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Polychrome Patchwork

May/June 2020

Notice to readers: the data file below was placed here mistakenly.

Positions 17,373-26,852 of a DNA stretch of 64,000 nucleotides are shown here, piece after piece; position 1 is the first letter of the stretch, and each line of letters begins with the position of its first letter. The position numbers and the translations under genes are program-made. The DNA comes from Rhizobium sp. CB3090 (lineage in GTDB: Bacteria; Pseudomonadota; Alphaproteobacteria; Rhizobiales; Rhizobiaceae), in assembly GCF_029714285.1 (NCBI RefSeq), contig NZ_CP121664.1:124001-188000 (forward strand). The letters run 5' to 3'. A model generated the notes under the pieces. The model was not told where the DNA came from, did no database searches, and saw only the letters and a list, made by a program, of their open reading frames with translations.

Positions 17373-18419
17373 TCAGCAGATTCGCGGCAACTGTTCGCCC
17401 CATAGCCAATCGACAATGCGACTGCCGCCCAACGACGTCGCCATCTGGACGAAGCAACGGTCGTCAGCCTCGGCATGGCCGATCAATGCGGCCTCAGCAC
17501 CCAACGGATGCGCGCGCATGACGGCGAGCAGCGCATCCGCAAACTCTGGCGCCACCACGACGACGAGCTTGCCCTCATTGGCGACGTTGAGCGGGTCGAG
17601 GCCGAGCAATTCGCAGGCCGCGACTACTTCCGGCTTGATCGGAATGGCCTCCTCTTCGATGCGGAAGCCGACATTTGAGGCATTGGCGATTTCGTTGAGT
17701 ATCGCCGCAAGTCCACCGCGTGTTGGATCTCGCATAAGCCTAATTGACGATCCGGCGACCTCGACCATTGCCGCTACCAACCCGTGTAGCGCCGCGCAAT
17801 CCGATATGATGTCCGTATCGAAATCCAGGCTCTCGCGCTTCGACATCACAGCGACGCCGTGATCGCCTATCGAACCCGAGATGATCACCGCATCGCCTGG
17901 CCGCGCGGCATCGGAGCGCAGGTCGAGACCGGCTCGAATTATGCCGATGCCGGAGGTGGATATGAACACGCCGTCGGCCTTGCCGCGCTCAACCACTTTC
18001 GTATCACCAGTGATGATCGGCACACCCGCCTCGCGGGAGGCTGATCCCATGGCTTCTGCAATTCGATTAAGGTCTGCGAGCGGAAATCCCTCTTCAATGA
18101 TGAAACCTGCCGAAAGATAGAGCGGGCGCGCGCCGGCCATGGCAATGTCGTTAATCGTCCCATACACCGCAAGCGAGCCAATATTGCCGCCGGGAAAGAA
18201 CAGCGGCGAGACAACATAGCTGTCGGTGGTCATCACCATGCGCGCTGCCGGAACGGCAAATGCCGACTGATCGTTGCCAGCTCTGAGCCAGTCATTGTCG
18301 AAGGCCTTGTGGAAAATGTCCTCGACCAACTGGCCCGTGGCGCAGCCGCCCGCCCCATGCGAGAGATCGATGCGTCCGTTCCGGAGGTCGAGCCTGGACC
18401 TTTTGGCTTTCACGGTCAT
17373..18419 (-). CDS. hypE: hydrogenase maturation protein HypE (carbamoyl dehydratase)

Digs Turkey Hittite MosaicjpegAn Italian-Turkish team has unearthed the world’s oldest-known polychrome mosaic floor at Usakli Hoyuk, a Hittite settlement in central Turkey. The partially preserved mosaic measures 23 feet by 10 feet and once adorned an open courtyard belonging to a building that archaeologists believe was a second-millennium B.C. temple. The mosaic, which was set into a beaten-earth surface, consists of more than 3,000 multicolored stones arranged in rectangular frames, each with three rows of alternating white, red, and blue-black triangles. Stone pavements served a practical function in Hittite architecture. “It’s the way Hittites built their houses and public buildings, probably as a solution to prevent problems connected with rain,” says archaeologist Anacleto D’Agostino of the University of Pisa. D’Agostino adds that these colored geometric patterns have not been found at other Hittite sites, and are thought to indicate the courtyard’s association with performance of some kind of ritual.

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